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User testing is a key part of validating design decisions, but what if the design of the test itself is invalid? As a researcher, being aware of the pitfalls that affect experimental design ensures your test can lead to more elegant end user experiences.
In the late 19th century a horse known as Clever Hans astonished audiences with his ability to stamp responses to arithmetic questions. He did this with startling accuracy. His infamy grew until an investigation determined that Hans was, in fact, only able to respond to subtle cues in the body language of his trainer.
This phenomenon became known as the “Clever Hans effect” and highlights the potential for flawed experimental design to produce misleading research findings.
Never work with children or animals.
The Clever Hans effect reminds us that the charming vulnerabilities and character flaws inherent in people make research design as much an art as it is a science. The following behaviors reveal more challenges that have faced researchers over the years plus some techniques for overcoming them.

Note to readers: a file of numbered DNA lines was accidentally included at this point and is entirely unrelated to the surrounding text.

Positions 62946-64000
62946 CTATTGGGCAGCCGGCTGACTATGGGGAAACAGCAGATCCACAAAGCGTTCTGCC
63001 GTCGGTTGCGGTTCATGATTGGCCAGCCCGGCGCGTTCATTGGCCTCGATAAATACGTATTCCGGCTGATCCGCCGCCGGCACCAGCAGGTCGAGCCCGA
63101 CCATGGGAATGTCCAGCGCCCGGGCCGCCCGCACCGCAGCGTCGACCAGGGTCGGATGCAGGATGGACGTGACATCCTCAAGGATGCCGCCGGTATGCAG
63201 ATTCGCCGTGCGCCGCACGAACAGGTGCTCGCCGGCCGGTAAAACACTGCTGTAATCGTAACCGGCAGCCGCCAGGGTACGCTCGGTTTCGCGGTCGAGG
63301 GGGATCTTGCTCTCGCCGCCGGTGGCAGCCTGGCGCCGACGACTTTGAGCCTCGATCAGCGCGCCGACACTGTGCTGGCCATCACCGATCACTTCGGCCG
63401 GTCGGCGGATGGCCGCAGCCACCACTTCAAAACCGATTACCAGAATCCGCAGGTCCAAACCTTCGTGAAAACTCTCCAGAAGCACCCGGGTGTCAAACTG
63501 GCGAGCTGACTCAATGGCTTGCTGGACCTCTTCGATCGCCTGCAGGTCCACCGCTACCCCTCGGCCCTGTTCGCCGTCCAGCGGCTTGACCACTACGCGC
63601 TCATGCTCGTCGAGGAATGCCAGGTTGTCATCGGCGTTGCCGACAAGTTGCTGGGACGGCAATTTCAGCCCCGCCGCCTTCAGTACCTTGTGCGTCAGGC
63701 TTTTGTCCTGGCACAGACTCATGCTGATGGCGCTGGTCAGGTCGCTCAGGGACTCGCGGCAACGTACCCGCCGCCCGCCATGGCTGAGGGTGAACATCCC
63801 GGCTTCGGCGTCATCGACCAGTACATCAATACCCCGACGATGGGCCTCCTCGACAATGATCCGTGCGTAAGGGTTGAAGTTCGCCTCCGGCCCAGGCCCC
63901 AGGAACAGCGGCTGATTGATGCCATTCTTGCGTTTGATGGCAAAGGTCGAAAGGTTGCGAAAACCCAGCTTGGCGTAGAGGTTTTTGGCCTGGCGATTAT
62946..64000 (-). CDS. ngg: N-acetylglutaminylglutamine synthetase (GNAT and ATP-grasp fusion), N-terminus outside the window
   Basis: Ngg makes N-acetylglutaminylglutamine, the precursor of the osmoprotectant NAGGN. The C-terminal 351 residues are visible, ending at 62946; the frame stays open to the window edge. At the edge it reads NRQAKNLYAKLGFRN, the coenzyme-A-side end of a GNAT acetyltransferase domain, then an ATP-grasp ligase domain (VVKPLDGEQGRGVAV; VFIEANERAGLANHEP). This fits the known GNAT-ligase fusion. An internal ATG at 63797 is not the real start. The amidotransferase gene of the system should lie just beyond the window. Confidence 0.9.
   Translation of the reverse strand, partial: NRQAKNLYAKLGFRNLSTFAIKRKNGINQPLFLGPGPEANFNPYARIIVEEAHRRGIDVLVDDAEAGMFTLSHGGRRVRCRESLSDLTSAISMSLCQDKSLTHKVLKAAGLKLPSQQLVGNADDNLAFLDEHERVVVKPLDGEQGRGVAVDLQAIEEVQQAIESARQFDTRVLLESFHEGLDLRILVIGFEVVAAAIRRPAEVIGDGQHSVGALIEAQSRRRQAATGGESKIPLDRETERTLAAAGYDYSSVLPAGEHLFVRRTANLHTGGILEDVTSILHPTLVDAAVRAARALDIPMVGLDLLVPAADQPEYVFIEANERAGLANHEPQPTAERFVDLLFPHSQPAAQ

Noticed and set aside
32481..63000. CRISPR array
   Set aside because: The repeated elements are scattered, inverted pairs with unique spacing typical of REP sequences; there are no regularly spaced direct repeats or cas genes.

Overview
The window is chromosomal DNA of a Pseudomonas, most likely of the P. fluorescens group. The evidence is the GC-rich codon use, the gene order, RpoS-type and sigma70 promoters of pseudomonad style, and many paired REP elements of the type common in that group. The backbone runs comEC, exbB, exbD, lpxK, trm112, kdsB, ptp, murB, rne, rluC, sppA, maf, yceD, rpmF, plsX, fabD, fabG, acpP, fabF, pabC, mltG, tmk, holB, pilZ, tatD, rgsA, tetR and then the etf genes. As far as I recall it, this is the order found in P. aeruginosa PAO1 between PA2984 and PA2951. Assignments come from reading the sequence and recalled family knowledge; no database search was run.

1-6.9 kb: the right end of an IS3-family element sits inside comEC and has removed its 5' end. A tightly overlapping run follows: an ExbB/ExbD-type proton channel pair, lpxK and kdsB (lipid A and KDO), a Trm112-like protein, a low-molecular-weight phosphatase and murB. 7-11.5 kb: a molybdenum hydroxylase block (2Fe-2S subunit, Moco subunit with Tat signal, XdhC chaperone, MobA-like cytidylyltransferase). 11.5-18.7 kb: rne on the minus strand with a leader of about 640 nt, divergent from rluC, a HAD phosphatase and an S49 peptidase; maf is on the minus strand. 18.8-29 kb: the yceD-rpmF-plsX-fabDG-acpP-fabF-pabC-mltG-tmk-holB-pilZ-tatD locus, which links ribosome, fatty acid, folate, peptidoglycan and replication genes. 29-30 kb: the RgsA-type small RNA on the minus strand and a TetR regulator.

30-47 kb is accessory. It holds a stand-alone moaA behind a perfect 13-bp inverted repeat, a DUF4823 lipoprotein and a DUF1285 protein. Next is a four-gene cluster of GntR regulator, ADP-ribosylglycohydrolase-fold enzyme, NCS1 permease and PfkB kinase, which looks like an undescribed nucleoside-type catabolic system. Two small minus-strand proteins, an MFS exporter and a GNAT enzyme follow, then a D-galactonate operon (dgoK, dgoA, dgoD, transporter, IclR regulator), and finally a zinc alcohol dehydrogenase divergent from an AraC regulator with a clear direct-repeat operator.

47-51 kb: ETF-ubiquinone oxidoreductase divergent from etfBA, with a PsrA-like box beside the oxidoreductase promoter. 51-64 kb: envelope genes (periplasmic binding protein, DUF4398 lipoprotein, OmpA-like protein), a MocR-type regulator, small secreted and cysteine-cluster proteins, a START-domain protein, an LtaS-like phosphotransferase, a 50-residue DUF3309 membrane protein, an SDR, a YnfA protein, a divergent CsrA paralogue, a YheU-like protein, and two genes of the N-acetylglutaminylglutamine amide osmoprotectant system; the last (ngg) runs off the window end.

In his 1979 paper, Bias in Analytic Research, David Sackett identifies a long list of bias forms that can impact the validity of research into people. Specifically, knowledge and expectations of the person conducting the test can influence the findings.
This shouldn’t surprise us. User testing is particularly susceptible as it tends to involve people that have an emotional investment in the project at hand. These project members take qualitative notes while observing a participant, after all.
To counter this bias, a user test should be conducted by at least two people: one person who maintains a dialogue with the participant; and an additional person who takes notes. In order to ensure a fair account of the test, the second person should be someone that’s not directly involved in the project but rather someone briefed to capture feedback as they receive it.
The Hawthorne Effect
It’s not just the person running/recording the experiment who’s likely to exhibit bias, though. Researcher Henry A. Landsberger found that, while workers don’t become more productive in different light conditions (as was hypothesized), they do work harder when being observed by a team of scientists.